Luther and the Elector had hoped this meeting would be a fair hearing. The Catholic cohort had insisted that this was all unnecessary.  Ecclesiastical matters should be handled by the church. It all boiled down to two simple questions: Had he written these books? Was there a part of them he would now choose to recant?

The answer to the first question was simple. Yes, Luther acknowledged his authorship of the books presented. The answer to the second bore far more weight. Luther asked for time to consider if he would recant the [purported] heresies in them. “This touches God and his Word. This affects the salvation of souls. Of this Christ said, ‘He who denies me before men, him will I deny before my father.’ To say too little or too much would be dangerous. I beg you, give me time to think it over.”[3] Grudgingly, Luther was granted 24 hours. Overnight, Luther was encouraged by his companions to remain faithful to God and His Word.

Due to a slight delay, it was not until 6 PM the next day, April 18, 1521, that Luther was led into the presence of the emperor. He was again asked if he would recant. There could be no stalling now. Luther responded with a careful and conscientious answer regarding his works. They were not all the same kind. However, he appealed to Scripture as the standard by which all of them should be judged. If by that standard he would be shown to have erred, he would recant. “Once I have been taught, I shall be quite ready to renounce every error, and I shall be the first to cast my books into the fire.”[4]

This response was not acceptable to his examiner. Pressed for a more explicit statement, Luther famously replied, “Since then your serene majesty and your lordships seek a simple answer, I will give it in this manner, neither horned nor toothed: Unless I am convinced by the testimony of the Scriptures or by clear reason (for I do not trust either in the pope or in councils alone, since it is well known that they have often erred and contradicted themselves), I am bound by the Scriptures I have quoted and my conscience is captive to the Word of God. I cannot and I will not retract anything, since it is neither safe nor right to go against conscience.”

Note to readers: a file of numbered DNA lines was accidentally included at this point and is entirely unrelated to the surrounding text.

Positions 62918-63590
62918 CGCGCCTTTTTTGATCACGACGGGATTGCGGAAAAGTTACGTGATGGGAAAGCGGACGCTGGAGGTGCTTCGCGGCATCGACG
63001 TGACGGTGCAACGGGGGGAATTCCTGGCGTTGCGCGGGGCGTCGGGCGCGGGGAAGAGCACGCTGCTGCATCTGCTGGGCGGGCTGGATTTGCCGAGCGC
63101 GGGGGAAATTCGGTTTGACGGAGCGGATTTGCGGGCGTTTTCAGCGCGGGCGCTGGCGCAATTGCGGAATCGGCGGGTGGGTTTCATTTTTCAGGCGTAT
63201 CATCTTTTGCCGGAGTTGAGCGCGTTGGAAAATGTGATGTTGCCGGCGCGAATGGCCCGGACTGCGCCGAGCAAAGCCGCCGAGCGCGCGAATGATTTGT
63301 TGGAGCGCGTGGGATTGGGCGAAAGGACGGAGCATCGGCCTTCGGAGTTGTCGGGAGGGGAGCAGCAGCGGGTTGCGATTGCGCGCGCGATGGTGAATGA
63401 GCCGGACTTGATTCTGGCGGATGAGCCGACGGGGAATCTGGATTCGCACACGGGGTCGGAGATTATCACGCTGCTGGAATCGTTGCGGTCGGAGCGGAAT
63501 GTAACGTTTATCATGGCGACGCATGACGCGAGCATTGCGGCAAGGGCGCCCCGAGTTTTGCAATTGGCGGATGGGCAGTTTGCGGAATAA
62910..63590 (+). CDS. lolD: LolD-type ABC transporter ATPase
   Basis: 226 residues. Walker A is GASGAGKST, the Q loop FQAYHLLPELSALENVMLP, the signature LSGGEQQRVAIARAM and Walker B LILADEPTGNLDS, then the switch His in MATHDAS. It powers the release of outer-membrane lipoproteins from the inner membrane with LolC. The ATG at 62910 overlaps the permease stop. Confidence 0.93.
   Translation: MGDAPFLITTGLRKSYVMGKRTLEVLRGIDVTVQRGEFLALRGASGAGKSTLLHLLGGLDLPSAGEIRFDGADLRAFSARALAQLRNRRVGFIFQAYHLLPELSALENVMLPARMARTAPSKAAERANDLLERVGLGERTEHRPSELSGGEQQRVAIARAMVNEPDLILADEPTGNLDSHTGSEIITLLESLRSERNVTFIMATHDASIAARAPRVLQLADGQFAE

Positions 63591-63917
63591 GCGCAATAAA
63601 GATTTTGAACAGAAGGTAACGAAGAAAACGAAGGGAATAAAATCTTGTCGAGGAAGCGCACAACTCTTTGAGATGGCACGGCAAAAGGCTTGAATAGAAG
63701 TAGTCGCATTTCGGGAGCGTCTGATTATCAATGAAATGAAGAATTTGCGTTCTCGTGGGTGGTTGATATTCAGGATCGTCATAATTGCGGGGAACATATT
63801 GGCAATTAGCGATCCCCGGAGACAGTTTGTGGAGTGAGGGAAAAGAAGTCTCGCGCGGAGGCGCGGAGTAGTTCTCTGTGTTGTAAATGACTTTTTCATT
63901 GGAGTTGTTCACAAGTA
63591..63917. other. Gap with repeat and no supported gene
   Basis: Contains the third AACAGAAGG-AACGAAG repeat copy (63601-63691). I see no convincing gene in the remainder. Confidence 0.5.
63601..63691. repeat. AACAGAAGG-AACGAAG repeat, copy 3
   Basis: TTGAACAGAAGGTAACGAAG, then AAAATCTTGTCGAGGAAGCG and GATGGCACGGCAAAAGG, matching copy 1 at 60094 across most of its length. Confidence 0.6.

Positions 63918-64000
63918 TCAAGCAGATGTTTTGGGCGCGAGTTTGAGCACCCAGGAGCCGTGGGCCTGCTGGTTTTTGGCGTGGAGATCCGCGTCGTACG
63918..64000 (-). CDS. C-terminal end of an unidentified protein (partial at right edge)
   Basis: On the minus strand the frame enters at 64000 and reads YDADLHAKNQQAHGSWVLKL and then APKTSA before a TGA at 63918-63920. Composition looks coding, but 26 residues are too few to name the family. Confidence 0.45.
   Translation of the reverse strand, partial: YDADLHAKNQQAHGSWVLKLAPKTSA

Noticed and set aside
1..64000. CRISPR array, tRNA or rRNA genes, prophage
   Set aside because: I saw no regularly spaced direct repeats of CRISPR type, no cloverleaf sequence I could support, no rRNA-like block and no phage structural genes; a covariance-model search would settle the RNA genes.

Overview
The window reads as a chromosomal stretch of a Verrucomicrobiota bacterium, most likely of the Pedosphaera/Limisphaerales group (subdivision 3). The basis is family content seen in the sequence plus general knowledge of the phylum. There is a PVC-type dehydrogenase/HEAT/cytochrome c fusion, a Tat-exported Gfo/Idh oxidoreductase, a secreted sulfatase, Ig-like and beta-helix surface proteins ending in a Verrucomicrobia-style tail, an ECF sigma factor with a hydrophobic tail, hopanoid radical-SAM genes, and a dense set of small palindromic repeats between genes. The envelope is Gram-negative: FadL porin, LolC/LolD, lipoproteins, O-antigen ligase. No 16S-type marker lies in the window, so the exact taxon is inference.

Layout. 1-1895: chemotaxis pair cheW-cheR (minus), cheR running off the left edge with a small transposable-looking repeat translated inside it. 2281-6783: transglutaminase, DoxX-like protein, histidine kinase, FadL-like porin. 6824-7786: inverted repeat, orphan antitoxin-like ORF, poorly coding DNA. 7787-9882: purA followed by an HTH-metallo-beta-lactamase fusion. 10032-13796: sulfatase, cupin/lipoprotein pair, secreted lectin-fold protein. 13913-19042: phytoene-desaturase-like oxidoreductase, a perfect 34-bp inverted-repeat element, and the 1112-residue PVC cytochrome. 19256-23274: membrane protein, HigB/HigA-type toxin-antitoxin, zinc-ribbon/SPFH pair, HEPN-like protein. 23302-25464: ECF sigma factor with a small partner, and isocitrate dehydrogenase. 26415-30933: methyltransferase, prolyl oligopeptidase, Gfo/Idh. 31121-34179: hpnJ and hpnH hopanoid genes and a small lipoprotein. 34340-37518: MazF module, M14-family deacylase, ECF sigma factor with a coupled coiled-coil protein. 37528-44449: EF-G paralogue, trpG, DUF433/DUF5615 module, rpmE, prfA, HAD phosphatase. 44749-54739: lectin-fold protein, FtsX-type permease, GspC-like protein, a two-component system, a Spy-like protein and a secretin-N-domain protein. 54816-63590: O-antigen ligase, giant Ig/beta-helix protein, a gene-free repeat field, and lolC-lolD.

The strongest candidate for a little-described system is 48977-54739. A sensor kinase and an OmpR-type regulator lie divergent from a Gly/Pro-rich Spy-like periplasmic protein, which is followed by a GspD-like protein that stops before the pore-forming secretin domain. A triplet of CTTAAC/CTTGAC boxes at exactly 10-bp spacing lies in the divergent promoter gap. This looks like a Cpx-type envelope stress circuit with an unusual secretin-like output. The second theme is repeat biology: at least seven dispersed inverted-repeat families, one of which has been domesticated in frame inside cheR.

“I cannot do otherwise, here I stand, may God help me, Amen.”[5]

Interestingly, it is unclear if the most memorable phrase, words that have become emblematic of Luther and the Reformation, ‘I cannot do otherwise, here I stand,’ were actually spoken. They were included in the earliest printed version of his statement, but were not recorded on the spot.[6] Nevertheless, the sentiment was clear. The hall erupted. Luther’s friends were overjoyed. Spanish soldiers shouted, “to the fire with him!” And Luther left the hall, raising his arms in victory once outside.[7]

Over the next several days, Luther met with a delegation led by the archbishop of Trier who continued to try to persuade him to recant. He did not, and on April 25, he requested to leave for Wittenberg.

The story of Luther’s spring 1521 does not end there. But, before we go on, we pause to both give thanks and take courage. In the moment of trial, Luther would stand with his conscience and the Word of God. He was both humble and honest. Even if not in the presence of royalty, in our day, too, we are called on to give careful and conscientious confession of the truth. May the Spirit so equip and embolden us to confess him before the world.

This year we mark the 500th anniversary of Luther’s confession at Worms. The date falls on the 3rd Sunday of Easter. Perhaps we would do well to bring before God’s people a remembrance of this event on that date – more, the call to stand faithfully with the truth, thankful for God’s gracious care for weak sinners and bold to confess His saving name despite all earthly uncertainty for it.